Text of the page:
OpenSUSE Install :: Where To Get 11.1 Kernel And Initrd
Dec 17, 2009
i upgraded from 11.1 to 11.2. Unfortunately the new kernel does not work with my sata/southbridge (i googled and figured its a known issue). So i tried to boot a 11.1 64bit rescue system to install the older kernel and the corresponding initrd. The problem is, that i cant find the kernel and initrd on the rescue system.
I need to install Ubuntu on approximately 50-60 netbooks. None of them have CD drives, and I don't want to have to install them individually, walking around with a USB stick. I figured the fastest way to install on so many machines is to use a combination of apt-cacher (http://www.debuntu.org/how-to-set-up...ith-apt-cacher) and netbooting. I have successfully booted one machine to test, but as soon as the kernel comes up, support for the network interface is gone. Specifically, the "atl1c" module is not included on the netboot initrd image. Also, I would like to try to use preseeding, and I need to get that onto the initrd as well.
So, to summarize my question: How can I create a custom install kernel and initrd? I have a feeling it's related to the "debian-installer" category in the package repository, but I have not found any good documentation about doing this.
I'm I seeing this wrong or is the initrd file in kernel-18.104.22.168-170.2.72.fc10.x86_64 a zero byte file and that's why I can't boot with it( get this "kernel panic not syncing VFS unable to mount root fs on known -block (0,0)" message)
The RHEL 4 update 7 installation CD installs the kernel with version 2.6.9-78.EL and therefore must contain corresponding vmlinuz and initrd.img. However I would like to have an all modules initrd that is used during installation but for a different version (2.6.9-78.0.13.EL). Is there a way in which I could obtain/make such an initrd?
A fault in my USB key killed the contents of the /boot partition. I could restore grub, and got back kernel files by extracting kernel-desktop-22.214.171.124-0.4.1.i586.rpm, but now I miss initrd! (I have currently no means to make it.)Would someone having this one be kind enough to e-mail it to me? (It's around 6 MB so it should be OK.) I'll PM you my e-mail address.
In short. I've cracked open the initrd file of the openSuSE installer to have a look - I've determined it's an initramfs which by default would execute ''/init''GREAT! But not so much... init should find the installation files et cetera - but I haven't a clue how it does this because it's a compiled binary So, my question is this - do anyone know where I can find the source for this file ?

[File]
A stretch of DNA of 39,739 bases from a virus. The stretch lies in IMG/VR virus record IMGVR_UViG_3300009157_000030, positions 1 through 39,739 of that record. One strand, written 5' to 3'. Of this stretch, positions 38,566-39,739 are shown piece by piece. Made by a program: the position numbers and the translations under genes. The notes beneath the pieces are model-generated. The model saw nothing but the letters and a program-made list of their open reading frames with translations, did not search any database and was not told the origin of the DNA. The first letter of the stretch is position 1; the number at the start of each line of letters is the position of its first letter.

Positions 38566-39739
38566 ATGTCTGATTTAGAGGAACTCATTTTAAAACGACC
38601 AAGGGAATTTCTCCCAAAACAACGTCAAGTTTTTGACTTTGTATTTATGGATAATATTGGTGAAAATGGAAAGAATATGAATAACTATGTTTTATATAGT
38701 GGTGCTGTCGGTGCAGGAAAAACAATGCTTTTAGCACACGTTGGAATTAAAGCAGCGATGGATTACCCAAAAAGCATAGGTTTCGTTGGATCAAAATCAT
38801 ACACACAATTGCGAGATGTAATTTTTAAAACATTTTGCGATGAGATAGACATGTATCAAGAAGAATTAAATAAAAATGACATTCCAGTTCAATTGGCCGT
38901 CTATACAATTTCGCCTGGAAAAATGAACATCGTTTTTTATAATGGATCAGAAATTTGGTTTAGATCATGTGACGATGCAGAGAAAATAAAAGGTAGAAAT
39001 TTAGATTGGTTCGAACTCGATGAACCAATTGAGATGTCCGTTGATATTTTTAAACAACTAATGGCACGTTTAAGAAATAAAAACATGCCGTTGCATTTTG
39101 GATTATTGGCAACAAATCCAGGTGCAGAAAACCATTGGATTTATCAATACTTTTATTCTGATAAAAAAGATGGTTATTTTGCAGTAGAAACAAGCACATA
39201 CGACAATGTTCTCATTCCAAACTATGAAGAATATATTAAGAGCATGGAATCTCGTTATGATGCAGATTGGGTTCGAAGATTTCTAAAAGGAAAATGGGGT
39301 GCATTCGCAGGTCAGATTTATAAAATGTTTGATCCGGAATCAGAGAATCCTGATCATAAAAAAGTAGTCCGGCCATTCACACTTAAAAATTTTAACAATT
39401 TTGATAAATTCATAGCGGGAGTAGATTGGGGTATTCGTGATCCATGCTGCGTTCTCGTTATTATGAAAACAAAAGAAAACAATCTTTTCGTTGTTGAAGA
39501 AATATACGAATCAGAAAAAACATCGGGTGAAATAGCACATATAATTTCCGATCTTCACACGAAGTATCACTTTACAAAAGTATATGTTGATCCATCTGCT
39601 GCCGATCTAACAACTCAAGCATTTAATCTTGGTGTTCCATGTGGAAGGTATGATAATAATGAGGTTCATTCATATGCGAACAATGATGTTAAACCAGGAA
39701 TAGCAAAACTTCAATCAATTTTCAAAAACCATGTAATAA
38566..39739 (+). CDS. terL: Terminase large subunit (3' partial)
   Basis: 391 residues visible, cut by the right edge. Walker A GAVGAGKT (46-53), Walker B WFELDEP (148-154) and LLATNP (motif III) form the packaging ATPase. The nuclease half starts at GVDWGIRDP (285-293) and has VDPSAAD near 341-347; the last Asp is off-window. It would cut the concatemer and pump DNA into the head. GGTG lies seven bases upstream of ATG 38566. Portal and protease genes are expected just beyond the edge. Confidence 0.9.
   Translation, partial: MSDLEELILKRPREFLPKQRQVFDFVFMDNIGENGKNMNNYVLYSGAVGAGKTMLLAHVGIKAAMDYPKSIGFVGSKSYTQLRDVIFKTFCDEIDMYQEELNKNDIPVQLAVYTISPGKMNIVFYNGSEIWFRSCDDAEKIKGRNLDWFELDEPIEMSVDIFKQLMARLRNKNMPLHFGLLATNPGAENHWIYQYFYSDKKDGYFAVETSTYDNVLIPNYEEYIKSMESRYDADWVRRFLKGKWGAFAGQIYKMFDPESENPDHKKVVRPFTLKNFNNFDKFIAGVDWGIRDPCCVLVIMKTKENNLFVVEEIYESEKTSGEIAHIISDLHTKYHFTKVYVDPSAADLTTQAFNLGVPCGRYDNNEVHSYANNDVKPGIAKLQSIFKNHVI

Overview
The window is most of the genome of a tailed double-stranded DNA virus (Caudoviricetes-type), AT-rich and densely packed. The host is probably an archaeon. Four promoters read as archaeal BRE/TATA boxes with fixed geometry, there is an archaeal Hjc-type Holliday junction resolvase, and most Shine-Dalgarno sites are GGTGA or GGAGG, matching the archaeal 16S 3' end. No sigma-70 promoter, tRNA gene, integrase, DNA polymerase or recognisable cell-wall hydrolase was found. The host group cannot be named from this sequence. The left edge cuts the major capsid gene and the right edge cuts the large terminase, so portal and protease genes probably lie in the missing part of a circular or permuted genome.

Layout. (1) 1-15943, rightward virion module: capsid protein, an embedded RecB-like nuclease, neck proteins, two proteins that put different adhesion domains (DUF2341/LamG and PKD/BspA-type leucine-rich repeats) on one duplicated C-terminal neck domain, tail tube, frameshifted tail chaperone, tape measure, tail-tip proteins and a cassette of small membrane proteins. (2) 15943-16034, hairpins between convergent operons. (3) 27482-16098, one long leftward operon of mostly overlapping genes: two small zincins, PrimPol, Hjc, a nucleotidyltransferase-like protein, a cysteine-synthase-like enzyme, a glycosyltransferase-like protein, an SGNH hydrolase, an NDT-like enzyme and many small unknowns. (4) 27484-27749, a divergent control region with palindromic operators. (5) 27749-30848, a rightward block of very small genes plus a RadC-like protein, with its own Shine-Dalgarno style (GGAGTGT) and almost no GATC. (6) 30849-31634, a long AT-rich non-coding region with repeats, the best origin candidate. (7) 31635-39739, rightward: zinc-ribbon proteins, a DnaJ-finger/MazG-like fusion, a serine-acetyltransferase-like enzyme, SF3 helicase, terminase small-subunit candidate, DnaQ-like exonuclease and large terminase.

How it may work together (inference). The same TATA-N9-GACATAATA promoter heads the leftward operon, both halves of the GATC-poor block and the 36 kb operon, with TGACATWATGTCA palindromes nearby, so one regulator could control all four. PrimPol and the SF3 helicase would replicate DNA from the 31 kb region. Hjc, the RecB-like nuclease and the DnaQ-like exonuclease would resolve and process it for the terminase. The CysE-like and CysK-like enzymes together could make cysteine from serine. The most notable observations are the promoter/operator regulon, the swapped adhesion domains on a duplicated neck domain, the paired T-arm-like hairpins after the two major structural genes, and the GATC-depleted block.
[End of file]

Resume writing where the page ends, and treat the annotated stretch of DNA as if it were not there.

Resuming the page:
If not, who should I contact to find it? I really, really need to look at it.. I'm trying to throw the installer over to a USB harddrive (with multiple other installers, each in their own directory etc. etc.) - the idea is to create a USB HDD with installation mediums for the OS's I use so the recommended methods of dedicating a partition to openSuSE is not going to work...
I've changed for huge kernel to a generic+initrd setup per the instructions in the README.initrd file however my machine fails to boot using that method. I get the following errors: /boot/initrd.gz: Loading kernel modules from initrd image: mount: mouting /dev/sda2 on /mnt failed: No such device ERROR: No /sbin/init found on rootdev (or not mounted)
1. I've created the initrd using the results from /usr/share/mkinitrd/mkinitrd_command_generator.sh mkinitrd -c -k 126.96.36.199 -f ext4 -r /dev/sda2 -m usbhid:ehci-hcd:ext4 -o /boot/initrd.gz 2. my root fs is ext4 on /dev/sda2 3. I've changed all necessary links in /boot 4. I've changed my /etc/lilo to: image = /boot/vmlinuz initrd = /boot/initrd.gz root = /dev/sda2 label = Linux-Generic read-only
I had to uninstall f10 from my system because it would lock up my system anywhere from 1 to 5 minutes into using it and noone could tell me why.
NOW, I put 9 back on my system and after it updates everything, it locks up again. it does give me the option of the new kernel and the original install's kernel and if I choose the original to boot with, I don't have any problems.
SO, is there any way to fix it, OR to exclude the kernel and initrd from being updated?
I've downloaded 2.6.36-rc8 vanilla kernel, then I copied .config file from my current working kernel 188.8.131.52-168.fc12.x86_64, then I've configured, compiled and installed kernel like this:
Code: make gconfig make -j4 all (or make all) make modules_all make install The last command edits my grub.conf file and writes this: [Code]....
I checked my .config and ACPI, and File Systems are built into kernel and not loaded as modules... And, I have LVM but my /boot partition isn't in it, so I don't HAVE to use initrd, right? How can I boot from a vanilla kernel without initrd ?
When I compile a custom kernel with this command: make-kpkg --initrd kernel_image kernel_headers and then install the .deb, there's no initrd in /boot and I have to create it manually. I've thought that the --initrd option should take care about this, but somehow it doesn't.